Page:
Securities regulators approved $138.8 million in penalties Monday against seven banks and investment dealers in connection with the meltdown of Canada's $32-billion asset-backed commercial paper market in 2007.

The biggest settlement — $75 million to be paid by National Bank Financial — was actually approved earlier by L'Autorité des marchés financiers (AMF), the Quebec securities commission, but was not announced until other penalties were approved Monday by two other regulators. The AMF also approved a penalty of $3.2 million against Laurentian Bank.

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Securities regulators approved penalty settlements Monday in connection with the meltdown in the asset-backed commercial paper market in 2007. ((CBC))

The securities industry's self-policing organization, the Investment Industry Regulatory Organization of Canada (IIROC), approved a $29.3-million penalty for the Bank of Nova Scotia's Scotia Capital unit.

IIROC also endorsed settlements of $3.1 million against Canaccord Financial and $200,000 against Credential Securities. It also required Canaccord to submit to an independent review of its procedures for complying with securities regulations.

And the Ontario Securities Commission approved a $22-million settlement its staff had reached earlier with Canadian Imperial Bank of Commerce and its CIBC World Markets division, as well as a $6-million penalty against HSBC Bank Canada. Both of those banks admitted they did not act in the public interest in their handling of the securities.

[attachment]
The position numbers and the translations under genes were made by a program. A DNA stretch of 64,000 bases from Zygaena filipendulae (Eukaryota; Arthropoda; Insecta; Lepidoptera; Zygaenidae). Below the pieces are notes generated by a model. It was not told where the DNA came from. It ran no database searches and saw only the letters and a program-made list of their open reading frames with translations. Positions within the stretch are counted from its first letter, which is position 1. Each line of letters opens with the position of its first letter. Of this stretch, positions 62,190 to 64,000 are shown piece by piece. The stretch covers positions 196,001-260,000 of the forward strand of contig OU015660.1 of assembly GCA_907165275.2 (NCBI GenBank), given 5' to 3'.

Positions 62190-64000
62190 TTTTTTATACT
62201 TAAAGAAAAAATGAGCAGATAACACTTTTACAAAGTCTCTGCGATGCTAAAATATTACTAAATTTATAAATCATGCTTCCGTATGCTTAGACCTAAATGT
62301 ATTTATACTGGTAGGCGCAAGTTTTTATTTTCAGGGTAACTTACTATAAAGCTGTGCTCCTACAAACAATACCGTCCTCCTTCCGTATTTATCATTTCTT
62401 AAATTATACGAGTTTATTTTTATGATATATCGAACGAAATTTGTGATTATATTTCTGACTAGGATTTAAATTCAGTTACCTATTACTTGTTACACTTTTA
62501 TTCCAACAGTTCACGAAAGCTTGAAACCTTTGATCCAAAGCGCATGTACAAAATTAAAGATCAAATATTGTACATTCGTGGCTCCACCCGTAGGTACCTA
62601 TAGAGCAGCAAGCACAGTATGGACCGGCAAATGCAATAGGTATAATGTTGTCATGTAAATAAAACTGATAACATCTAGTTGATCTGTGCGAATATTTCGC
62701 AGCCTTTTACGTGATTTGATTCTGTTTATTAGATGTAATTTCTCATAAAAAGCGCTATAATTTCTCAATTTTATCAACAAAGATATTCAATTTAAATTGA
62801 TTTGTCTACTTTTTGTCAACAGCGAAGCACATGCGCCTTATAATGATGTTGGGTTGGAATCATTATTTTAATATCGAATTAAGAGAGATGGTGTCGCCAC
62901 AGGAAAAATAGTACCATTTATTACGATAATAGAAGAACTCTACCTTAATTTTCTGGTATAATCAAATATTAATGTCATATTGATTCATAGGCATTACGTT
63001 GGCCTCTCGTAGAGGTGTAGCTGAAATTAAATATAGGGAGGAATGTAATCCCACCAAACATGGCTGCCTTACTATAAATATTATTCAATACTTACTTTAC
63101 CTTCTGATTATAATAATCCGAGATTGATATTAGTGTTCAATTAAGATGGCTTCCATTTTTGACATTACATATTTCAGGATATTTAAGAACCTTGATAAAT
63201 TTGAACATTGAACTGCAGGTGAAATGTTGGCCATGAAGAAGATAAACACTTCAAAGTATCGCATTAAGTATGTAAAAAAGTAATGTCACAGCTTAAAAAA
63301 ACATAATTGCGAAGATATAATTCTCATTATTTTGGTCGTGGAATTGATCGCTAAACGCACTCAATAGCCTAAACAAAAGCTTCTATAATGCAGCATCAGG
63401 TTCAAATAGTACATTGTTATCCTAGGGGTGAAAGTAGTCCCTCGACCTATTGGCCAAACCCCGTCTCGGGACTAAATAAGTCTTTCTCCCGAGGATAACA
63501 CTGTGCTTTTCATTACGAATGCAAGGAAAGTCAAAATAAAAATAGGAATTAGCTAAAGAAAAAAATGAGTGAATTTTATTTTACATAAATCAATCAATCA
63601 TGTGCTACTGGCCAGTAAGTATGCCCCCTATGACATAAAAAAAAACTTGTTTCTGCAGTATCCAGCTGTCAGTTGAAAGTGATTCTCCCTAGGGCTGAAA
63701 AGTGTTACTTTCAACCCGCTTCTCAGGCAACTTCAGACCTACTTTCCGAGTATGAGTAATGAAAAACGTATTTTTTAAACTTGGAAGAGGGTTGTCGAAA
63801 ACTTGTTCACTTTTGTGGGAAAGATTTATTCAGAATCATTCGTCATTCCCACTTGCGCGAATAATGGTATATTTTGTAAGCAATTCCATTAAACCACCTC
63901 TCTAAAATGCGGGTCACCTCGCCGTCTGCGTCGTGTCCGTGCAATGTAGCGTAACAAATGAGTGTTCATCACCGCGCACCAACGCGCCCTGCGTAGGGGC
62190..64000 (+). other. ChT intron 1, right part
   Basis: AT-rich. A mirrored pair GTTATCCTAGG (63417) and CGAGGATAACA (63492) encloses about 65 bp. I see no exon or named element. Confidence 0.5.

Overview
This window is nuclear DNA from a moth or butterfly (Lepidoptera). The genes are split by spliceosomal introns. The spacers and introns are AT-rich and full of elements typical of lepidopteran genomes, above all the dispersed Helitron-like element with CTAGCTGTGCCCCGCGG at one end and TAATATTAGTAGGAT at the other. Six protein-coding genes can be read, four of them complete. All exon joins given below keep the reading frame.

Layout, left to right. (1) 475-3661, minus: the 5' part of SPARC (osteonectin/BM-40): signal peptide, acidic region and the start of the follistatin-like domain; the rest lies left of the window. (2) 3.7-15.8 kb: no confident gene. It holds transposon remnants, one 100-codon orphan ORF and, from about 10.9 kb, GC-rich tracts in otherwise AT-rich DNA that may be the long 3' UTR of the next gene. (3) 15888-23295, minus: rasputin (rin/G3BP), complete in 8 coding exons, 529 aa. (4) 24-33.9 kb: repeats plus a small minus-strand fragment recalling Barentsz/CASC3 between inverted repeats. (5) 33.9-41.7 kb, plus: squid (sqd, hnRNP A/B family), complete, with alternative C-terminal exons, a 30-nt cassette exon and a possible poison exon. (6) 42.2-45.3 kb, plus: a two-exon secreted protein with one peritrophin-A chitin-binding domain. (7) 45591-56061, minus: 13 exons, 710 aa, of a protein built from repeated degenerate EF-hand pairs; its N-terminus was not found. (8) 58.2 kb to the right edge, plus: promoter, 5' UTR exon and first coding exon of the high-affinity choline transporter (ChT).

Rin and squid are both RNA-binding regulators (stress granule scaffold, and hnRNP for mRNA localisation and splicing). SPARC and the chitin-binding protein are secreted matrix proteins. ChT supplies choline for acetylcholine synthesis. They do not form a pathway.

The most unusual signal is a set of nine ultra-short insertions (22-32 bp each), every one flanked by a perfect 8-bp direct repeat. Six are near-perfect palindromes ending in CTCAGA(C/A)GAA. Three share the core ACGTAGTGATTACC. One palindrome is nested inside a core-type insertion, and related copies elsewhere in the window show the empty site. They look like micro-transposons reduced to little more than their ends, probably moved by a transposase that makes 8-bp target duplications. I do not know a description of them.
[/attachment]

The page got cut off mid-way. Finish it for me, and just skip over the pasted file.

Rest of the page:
The regulators found the banks and investment firms did not do enough to ensure their salespeople understood the complexities of ABCP before they sold it to their clients.

Two parties have yet to settle: Deutsche Bank Securities, a seller of ABCP, and Coventree Inc., a creator of the notes. Deutsche Bank faces an OSC hearing on Jan. 6 and Coventree on Jan. 14.

ABCP was sold to clients as a low-risk, liquid investment until the market seized up in August 2007. The banks and their clients worked out an arrangement granting them new bonds which they could sell and regain the money they had lost control of when the market froze. That was approved by a court in January 2009.

Regulation was light

The securities originated in what is called the exempt market, which does not have much of the regulation and risk disclosure requirements of stock markets, but had been restricted to large, sophisticated investors.

In 2005, provincial securities regulators opened the exempt market to smaller players as long as the securities had earned approval from a debt-rating agency.  After that decision, the market for those types of securities ballooned from $10 billion to over $30 billion as poorly informed investors bought into the market.

Still unresolved is the question of whether there will be any regulatory issues to be faced by Quebec’s provincial pension fund, the Caisse de dépôt du Québec, which was a significant player in the ABCP market.